ONE GOOD IDEA
Assessing comparability based on limited data
by Keith M. Bower and Abraham Germansderfer
Limited data availability complicates an assessment of whether two populations are comparable. Historically, comparability is determined using a variety of techniques, including equivalency of means and variances, and—often incorrectly—Student’s two-sample t-test.1 But limited data greatly reduces the power of these methods, so an alternative method for demonstrating comparability is required.
Statistical equivalency tests,2 such as two one-sided t-tests (TOST), are widely accepted as a way to demonstrate comparability. The amount of data collected should ensure the test is adequately powered. When limited data are available, TOST may be unable to declare equivalency even when the two population means are equal.
As an alternative approach, a statistical tolerance interval (TI) can be used to set the comparability criteria.3 TI calculations are typically available in statistical software packages and discussed in most introductory statistics textbooks. A TI covers a proportion (p) of a probability distribution (such as a normal distribution) with a certain confidence level (1 - α). For example, a 95/99% TI covers 99% of a population with 95% confidence. Data from the new process would need to fall inside the TI calculated from the old process to exhibit comparability.
Note that the TI approach has several disadvantages compared with TOST, including:
- The TI approach is not a hypothesis-based test, meaning a p-value is not generated.
- Comparability is more difficult to correctly show with increasing new process data because one or more values could fall outside the interval by chance alone.
When insufficient data exist to power a statistical equivalency test such as TOST, the TI method may be an appropriate alternative. A useful technique to consider the adequacy of each approach is to perform a statistical performance assessment (SPA).
Consider a scenario in which 10 values are sampled from population A (the old process) and three values from population B (the new process). To calculate the SPA, assume the following:
- A and B are normally distributed with equal variances.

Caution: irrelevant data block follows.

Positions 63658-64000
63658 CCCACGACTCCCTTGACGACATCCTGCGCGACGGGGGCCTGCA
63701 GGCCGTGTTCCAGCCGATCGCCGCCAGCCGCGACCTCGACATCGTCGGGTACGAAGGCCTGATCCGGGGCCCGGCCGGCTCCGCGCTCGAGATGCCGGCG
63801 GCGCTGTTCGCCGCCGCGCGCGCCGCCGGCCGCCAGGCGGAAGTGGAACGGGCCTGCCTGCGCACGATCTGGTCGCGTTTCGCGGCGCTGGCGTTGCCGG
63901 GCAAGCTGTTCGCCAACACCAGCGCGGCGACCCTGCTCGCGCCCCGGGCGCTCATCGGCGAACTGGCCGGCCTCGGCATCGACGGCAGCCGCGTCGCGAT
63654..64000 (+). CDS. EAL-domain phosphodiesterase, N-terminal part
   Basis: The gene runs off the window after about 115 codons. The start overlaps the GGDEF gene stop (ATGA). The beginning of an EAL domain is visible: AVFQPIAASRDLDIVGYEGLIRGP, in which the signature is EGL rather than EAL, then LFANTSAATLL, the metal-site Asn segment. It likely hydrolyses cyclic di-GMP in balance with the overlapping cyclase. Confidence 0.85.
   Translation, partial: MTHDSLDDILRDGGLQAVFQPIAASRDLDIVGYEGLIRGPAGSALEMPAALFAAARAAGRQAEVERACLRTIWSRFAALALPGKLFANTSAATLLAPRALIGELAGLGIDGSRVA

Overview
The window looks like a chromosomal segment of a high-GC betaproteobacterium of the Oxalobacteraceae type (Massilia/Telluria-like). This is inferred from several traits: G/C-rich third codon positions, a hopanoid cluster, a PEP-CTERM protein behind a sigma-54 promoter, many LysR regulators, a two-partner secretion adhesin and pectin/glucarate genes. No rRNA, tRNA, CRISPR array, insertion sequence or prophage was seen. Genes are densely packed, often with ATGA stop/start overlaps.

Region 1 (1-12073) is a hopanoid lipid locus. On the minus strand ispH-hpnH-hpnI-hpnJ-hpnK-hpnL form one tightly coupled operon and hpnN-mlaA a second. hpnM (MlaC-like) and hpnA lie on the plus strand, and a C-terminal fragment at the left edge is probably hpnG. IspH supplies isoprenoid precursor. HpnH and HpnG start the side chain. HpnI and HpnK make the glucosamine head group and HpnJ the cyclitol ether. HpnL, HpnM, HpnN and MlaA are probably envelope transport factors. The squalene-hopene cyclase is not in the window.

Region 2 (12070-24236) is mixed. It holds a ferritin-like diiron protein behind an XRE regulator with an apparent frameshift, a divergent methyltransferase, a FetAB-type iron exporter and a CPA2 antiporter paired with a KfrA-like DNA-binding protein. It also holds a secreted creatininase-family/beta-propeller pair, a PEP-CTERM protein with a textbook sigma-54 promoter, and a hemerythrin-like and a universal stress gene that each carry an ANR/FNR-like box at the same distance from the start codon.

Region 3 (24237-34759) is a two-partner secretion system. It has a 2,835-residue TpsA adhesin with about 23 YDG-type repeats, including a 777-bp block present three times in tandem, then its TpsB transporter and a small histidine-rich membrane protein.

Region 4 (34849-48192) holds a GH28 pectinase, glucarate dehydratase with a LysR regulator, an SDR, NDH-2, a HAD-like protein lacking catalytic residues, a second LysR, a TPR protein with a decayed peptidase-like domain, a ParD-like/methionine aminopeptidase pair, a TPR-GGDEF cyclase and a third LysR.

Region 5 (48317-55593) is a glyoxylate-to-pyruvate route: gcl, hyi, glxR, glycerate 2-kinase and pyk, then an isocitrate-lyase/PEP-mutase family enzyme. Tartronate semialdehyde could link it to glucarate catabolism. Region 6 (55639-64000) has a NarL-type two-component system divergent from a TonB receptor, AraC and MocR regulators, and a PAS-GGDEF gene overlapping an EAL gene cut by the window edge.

- The TOST goalpost is 2.5 times the standard deviation of A.
- A 90/99% TI will be calculated using data from A.
It is possible to calculate the probability of meeting the comparability criteria—namely, the statistical power for a TOST approach and the probability of all three values from population B falling inside the TI.
The results are shown in Figure 1 and Online Table 1.
If there is a one standard deviation difference across the means of A and B, there is about a 70% chance of incorrectly concluding the means are equal using TOST. But the chance jumps to more than 99% using the TI approach. Figure 1 shows the TI approach tends to conclude comparability more frequently than the TOST approach, regardless of the actual difference across the two means.
Using an SPA, all stakeholders can be made aware of the benefits and drawbacks associated with statistical approaches. A reasonable comparability strategy then may be decided on before collecting and analyzing data.
- Giselle B. Limentani, Moira C. Ringo, Feng Ye, Mandy L. Bergquist and Ellen O. McSorley, "Beyond the T-test: Statistical Equivalence Testing," Analytical Chemistry, Vol. 77, No. 11, 2005, pp. 221-226.
- I. Elaine Allen and Christopher A. Seaman, "Superiority, Equivalence and Non-Inferiority," Quality Progress, February 2007, pp. 52-54.
- Reed Harris, "Comparability Assessment Strategies and Techniques for Post-Approval CMC Changes," Fabian Lectures, 2008.
Keith M. Bower is a principal quality engineer at Amgen Inc. in Seattle. He earned a master’s degree in quality management and productivity from the University of Iowa in Iowa City. Bower is a senior member of ASQ and an ASQ-certified quality engineer, process analyst, technician and improvement associate.
Abraham Germansderfer is an associate director at Gilead Sciences in San Dimas, CA. He earned a master’s degree in biotechnology from Worcester Polytechnic Institute in Massachusetts.